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What is the statute of limitations in Florida for collection of a credit card debt?

Chiefland, FL |

My debt is from the early 90s. I got a call this week from a collection agency.

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Attorney answers 2


I am not licensed to practice law in your state.

These comments are made for educational purposes only and do not constitute legal advice. No attorney-client relationship exists between us.

The statute of limitations is 4 years. Do not admit to ever having this debt and never agree to sending any payment. This will revive the debt for another 4 years. You may have a claim for violation of the Fair Debt Collection Practices Act. Each violation of the Act is worth up to $1,000 to you, any actual damages, and mental anguish, plus attorney fees. Try the link for an attorney in your area to assist you.


If you have not paid on this account since the early 1990's, you are well outside the statute of limitations.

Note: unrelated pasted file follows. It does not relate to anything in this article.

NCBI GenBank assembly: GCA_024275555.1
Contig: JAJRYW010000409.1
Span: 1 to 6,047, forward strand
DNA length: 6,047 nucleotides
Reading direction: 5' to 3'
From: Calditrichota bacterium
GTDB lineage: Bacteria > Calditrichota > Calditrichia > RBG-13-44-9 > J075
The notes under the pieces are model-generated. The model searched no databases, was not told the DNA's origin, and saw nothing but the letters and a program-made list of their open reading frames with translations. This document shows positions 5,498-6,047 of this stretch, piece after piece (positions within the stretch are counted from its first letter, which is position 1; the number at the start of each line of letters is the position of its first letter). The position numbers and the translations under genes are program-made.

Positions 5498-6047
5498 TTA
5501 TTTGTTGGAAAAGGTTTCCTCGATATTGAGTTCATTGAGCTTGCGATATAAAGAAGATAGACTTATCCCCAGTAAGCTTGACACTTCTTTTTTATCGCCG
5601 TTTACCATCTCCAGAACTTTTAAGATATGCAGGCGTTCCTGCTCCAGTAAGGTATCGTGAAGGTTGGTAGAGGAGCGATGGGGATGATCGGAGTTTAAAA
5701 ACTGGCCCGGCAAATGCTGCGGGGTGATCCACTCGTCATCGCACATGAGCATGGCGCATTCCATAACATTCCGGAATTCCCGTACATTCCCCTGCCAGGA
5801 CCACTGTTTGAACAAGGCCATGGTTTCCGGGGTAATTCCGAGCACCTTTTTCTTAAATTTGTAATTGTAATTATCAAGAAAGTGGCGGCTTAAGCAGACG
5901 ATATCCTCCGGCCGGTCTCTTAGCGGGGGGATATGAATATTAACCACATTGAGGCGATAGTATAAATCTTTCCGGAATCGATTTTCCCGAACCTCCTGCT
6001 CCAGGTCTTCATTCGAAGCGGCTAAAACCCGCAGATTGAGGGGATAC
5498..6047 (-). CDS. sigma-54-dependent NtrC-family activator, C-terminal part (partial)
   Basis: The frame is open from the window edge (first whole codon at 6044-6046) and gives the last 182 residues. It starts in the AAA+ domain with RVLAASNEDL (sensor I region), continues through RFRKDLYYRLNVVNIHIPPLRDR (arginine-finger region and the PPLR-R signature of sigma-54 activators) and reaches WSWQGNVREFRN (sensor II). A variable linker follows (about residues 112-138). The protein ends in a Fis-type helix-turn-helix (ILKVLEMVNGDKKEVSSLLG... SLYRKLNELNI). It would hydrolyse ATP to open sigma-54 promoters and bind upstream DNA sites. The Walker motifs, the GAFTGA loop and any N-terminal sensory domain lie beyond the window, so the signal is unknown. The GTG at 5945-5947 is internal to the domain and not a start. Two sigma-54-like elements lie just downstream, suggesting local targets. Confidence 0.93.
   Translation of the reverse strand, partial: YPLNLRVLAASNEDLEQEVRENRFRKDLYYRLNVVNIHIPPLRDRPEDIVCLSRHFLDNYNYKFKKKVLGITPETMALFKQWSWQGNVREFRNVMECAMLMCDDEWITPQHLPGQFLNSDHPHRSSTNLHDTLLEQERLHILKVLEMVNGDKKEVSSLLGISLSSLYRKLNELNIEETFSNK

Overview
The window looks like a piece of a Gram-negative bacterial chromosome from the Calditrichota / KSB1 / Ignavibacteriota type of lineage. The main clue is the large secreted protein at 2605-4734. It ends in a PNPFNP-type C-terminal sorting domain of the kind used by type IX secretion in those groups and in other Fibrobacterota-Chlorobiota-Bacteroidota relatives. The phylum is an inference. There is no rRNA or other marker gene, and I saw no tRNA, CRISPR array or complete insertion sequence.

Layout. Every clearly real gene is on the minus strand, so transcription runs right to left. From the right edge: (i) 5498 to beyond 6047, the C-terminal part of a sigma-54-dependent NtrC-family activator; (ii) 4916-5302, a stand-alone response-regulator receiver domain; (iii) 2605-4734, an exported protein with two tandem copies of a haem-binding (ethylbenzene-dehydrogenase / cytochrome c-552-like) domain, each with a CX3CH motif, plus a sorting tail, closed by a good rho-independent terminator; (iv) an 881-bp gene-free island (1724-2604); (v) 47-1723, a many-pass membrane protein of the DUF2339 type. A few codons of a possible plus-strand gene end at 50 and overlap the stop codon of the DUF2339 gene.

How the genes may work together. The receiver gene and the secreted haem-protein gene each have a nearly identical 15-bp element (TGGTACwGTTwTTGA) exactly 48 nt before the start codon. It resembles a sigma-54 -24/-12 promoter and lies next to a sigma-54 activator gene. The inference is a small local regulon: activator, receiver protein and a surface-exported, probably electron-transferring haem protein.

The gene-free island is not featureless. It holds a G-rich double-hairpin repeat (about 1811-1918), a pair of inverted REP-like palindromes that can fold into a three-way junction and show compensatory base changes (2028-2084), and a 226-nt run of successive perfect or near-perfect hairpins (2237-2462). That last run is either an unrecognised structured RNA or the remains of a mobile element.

(If you haven't paid any money on this account since the 1990's; do not pay even a penny now or they will argue that you've revived the statute of limitations.)

Debt collectors are allowed to call you despite the statute of limitations. If they sue you, threaten to sue you, or threaten to exercise remedies that would require them to sue you first (such as garnishment), they would violate the Fair Debt Collection Practices Act.

Keep a log of the calls including the : (1) date; (2) time; (3) telephone number they called you from and their name exactly as they appear on your caller ID; (4) the phone that they called you on; and (5) a detailed description of the conversation, message or note that it was a hang-up.

Debt collectors pay a fraction of a penny on the dollar (often in the hundredths of a cent) on the dollar for "Zombie" debts such as this.

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